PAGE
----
Save your business! Update your “Access Policies & Procedures”.

In the world of ADA compliance, facility managers must deal with a lot more than simply ensuring building access.  A plethora of policies, procedures, operational issues, governmental regulations and resulting compliance can — and often does — demand just as much attention.

The Federal ADA provides more than design and construction related standards. There are a host of new requirements for policies and procedures that affect all public accommodations. These include policies on the availability of accessible seating and ticketing policies, policies on reservations for accessible guest rooms in transient lodging, policies on the use of service animals, and policies on the use of wheelchairs and other power-driven mobility devices.

These new rules went into effective on March 15, 2012. Facility managers should do two important things first:

  • If the facility is an assembly area, such as sports, entertainment or performance venue, review existing policies and procedures for the availability, dispersal and sale of wheelchair seating. If your firm does not current have procedures, now is a great time to develop a plan.
  • Facility managers at all public accommodations, including retail, commercial office buildings and light industrial facilities need to review or develop policies on service animals, power-driven mobility devices and effective communications.

Having thorough policies and procedures and communicating them to employees is critical. We could remove every physical barrier from our properties, but if someone with a disability is not treated appropriately by security, a receptionist or a salesperson, you could wind up talking to a federal judge or the Justice Department.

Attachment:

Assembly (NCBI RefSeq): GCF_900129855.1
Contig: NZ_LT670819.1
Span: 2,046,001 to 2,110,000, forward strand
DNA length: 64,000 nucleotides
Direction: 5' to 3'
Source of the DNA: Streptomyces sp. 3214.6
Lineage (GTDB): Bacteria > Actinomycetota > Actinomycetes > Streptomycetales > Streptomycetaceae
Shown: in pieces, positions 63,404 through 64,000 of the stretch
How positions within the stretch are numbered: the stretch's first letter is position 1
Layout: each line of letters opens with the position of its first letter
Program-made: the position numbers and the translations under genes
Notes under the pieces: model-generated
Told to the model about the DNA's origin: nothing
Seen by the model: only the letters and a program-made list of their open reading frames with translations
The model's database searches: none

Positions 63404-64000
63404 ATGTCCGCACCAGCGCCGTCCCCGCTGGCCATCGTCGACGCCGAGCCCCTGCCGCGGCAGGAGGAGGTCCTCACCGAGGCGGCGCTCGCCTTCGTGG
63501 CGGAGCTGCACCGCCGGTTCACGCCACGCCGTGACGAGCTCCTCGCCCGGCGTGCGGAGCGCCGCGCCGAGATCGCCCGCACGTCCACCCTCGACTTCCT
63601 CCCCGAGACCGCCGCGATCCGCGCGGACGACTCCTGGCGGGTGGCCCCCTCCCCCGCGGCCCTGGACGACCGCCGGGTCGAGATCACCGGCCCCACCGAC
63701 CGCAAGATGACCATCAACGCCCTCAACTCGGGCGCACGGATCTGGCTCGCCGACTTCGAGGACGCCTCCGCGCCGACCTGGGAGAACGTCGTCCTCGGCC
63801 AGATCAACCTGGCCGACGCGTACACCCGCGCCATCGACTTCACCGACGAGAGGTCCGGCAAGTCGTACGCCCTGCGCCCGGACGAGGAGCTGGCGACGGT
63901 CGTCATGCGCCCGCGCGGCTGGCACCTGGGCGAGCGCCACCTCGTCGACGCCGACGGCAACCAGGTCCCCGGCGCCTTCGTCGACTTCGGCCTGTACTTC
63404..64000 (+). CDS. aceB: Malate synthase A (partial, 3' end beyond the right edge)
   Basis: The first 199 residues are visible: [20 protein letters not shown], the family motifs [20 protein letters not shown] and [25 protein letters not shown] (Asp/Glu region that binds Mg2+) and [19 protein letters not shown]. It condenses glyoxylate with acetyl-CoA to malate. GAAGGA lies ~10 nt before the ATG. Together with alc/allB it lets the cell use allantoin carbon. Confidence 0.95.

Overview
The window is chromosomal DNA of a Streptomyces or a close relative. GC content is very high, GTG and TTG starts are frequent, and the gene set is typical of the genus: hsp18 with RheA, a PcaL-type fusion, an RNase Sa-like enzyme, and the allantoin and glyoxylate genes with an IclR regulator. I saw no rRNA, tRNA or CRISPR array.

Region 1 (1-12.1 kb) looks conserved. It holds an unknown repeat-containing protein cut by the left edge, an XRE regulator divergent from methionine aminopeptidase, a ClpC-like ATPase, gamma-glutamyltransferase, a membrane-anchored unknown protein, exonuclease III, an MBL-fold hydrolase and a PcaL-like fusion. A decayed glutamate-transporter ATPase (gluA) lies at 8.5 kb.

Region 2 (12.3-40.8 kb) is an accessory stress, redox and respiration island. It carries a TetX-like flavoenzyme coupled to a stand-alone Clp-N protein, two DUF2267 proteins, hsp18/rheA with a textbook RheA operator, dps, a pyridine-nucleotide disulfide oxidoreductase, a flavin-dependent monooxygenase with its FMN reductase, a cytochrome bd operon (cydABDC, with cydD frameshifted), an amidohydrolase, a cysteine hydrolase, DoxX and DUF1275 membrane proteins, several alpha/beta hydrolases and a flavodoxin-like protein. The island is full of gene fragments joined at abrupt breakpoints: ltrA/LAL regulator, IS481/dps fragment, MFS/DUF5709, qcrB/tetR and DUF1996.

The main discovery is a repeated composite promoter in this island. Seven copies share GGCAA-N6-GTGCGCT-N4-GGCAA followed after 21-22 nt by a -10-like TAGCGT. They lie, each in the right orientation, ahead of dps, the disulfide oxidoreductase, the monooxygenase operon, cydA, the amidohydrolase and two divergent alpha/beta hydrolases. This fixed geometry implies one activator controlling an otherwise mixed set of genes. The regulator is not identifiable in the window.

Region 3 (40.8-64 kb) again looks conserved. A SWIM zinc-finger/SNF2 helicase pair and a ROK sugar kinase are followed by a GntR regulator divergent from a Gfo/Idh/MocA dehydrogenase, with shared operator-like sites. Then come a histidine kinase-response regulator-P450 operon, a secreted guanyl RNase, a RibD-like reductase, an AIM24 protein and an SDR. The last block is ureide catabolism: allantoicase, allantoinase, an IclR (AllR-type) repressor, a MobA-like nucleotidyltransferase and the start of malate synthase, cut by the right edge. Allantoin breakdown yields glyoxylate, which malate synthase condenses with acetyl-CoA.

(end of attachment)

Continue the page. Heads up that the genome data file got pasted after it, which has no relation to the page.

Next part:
Let’s not forget that the ADA is a complaint-driven law, and it’s not going away. Also, keep in mind that people with disabilities represent the largest and fastest growing minority group in the United States and has the greatest spending power.  So, let’s not ignore our disabled customers and risk a lawsuit or bad publicity.

Be proactive with your ADA compliance efforts and maximize your return on investment.

A short check-list for Facility Managers:

  • Confirm the level of access on all their facilities to ensure compliance with the appropriate ADA and state accessibility standards.
  • Review your state access standards and the 2010 ADA Standards for Accessible Design, which can be downloaded from the DOJ website at
  • Don’t assume that complying with your state building code alone will cover you for ADA compliance.
  • If you have done any renovations or new construction, make sure you’ve completed a thorough ADA evaluation of your facility. If you haven’t, do it now. The requirement for “readily-achievable barrier removal” started on Jan. 26, 1992, and it hasn’t gone away.

Communicate with others in your organization that may have responsibilities for security, sales or operations to review (or develop) accessibility policies and procedures. Communicating properly with our disabled customers is a must.

If you have any questions or would like to discuss this in more detail, please don’t hesitate to contact me directly.

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